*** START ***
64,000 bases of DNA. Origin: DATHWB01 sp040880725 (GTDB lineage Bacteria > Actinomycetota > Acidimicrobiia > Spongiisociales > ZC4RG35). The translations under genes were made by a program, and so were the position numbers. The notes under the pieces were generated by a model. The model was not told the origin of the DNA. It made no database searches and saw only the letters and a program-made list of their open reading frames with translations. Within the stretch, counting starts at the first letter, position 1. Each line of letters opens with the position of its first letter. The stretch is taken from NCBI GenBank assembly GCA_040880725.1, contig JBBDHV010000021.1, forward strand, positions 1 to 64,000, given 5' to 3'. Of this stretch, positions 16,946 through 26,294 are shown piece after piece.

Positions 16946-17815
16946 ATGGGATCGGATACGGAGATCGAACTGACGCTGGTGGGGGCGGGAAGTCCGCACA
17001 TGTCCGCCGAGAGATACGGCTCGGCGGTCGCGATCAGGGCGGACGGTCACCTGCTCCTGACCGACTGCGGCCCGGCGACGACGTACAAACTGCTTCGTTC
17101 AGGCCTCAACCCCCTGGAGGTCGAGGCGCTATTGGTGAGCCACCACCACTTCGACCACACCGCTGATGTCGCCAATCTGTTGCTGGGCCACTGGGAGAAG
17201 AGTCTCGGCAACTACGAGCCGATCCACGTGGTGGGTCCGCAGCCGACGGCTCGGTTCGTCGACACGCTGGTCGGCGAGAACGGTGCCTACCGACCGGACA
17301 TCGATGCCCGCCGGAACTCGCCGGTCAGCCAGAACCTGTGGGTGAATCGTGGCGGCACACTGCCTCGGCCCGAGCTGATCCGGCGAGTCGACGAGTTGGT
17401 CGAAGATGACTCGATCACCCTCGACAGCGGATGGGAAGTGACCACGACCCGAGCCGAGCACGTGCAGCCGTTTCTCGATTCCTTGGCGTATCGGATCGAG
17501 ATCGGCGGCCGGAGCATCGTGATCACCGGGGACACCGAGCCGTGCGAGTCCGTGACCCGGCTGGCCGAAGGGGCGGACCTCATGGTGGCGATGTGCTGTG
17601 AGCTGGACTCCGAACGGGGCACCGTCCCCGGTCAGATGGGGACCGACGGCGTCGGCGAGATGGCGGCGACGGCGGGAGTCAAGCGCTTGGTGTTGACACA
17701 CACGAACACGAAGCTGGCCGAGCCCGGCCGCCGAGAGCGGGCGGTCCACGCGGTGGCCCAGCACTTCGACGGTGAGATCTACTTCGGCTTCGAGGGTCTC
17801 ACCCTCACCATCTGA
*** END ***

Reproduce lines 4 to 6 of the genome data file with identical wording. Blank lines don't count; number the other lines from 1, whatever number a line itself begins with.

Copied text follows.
17001 TGTCCGCCGAGAGATACGGCTCGGCGGTCGCGATCAGGGCGGACGGTCACCTGCTCCTGACCGACTGCGGCCCGGCGACGACGTACAAACTGCTTCGTTC
17101 AGGCCTCAACCCCCTGGAGGTCGAGGCGCTATTGGTGAGCCACCACCACTTCGACCACACCGCTGATGTCGCCAATCTGTTGCTGGGCCACTGGGAGAAG
17201 AGTCTCGGCAACTACGAGCCGATCCACGTGGTGGGTCCGCAGCCGACGGCTCGGTTCGTCGACACGCTGGTCGGCGAGAACGGTGCCTACCGACCGGACA